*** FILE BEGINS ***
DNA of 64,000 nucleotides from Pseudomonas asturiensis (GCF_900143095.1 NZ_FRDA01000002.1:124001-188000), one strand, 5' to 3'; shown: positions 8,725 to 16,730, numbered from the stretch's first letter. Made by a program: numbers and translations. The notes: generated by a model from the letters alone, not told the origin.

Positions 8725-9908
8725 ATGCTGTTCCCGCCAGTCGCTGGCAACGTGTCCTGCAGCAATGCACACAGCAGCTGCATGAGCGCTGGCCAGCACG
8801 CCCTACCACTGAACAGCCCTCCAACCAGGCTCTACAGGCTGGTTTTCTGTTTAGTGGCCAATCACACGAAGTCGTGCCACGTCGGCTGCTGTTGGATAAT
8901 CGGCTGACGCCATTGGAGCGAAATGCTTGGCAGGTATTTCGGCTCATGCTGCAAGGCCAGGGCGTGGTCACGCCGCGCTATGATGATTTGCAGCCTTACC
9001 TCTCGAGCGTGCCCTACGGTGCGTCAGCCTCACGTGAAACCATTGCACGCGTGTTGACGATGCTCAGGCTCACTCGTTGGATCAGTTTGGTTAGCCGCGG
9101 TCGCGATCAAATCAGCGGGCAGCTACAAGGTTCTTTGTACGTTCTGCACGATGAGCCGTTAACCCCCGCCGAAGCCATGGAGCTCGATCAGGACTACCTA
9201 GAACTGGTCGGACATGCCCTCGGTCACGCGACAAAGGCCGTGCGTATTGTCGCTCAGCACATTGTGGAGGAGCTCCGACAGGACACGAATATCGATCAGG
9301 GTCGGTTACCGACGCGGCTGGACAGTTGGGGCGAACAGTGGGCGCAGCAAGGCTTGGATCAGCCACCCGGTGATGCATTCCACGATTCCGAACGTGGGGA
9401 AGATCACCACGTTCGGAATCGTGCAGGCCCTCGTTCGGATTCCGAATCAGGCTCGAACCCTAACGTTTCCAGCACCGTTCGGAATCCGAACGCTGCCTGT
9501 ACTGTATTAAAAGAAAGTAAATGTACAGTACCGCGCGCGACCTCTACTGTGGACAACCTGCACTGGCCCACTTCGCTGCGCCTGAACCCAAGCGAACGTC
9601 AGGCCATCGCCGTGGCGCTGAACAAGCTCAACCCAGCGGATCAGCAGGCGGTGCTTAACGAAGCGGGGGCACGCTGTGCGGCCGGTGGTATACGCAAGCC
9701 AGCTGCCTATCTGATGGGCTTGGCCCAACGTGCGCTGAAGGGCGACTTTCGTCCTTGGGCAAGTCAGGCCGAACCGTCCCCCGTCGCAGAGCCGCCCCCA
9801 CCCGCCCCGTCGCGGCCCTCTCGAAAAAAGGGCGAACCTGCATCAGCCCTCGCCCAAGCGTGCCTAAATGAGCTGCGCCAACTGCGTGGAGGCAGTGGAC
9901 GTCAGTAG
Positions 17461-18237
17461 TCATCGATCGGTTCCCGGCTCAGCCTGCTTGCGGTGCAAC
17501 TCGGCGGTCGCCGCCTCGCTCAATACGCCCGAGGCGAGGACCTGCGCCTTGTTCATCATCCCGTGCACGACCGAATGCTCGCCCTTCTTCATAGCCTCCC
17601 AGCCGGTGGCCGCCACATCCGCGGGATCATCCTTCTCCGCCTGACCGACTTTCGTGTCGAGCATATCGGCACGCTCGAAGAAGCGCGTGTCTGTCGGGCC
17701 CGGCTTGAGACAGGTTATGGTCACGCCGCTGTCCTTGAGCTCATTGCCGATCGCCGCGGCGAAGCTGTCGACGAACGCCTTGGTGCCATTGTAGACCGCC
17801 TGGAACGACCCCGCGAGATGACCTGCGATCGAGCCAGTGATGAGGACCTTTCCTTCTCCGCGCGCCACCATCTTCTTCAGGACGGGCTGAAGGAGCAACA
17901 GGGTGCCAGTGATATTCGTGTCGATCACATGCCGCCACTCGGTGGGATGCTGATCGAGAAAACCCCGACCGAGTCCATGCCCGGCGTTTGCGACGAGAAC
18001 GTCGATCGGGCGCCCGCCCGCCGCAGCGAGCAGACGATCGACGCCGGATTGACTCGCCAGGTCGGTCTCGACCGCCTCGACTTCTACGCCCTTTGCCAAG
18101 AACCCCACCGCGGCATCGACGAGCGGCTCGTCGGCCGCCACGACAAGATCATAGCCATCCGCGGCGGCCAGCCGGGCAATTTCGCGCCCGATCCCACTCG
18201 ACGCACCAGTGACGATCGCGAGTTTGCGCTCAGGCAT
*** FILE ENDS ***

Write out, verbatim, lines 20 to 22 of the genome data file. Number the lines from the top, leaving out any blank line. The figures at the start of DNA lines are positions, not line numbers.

17701 CGGCTTGAGACAGGTTATGGTCACGCCGCTGTCCTTGAGCTCATTGCCGATCGCCGCGGCGAAGCTGTCGACGAACGCCTTGGTGCCATTGTAGACCGCC
17801 TGGAACGACCCCGCGAGATGACCTGCGATCGAGCCAGTGATGAGGACCTTTCCTTCTCCGCGCGCCACCATCTTCTTCAGGACGGGCTGAAGGAGCAACA
17901 GGGTGCCAGTGATATTCGTGTCGATCACATGCCGCCACTCGGTGGGATGCTGATCGAGAAAACCCCGACCGAGTCCATGCCCGGCGTTTGCGACGAGAAC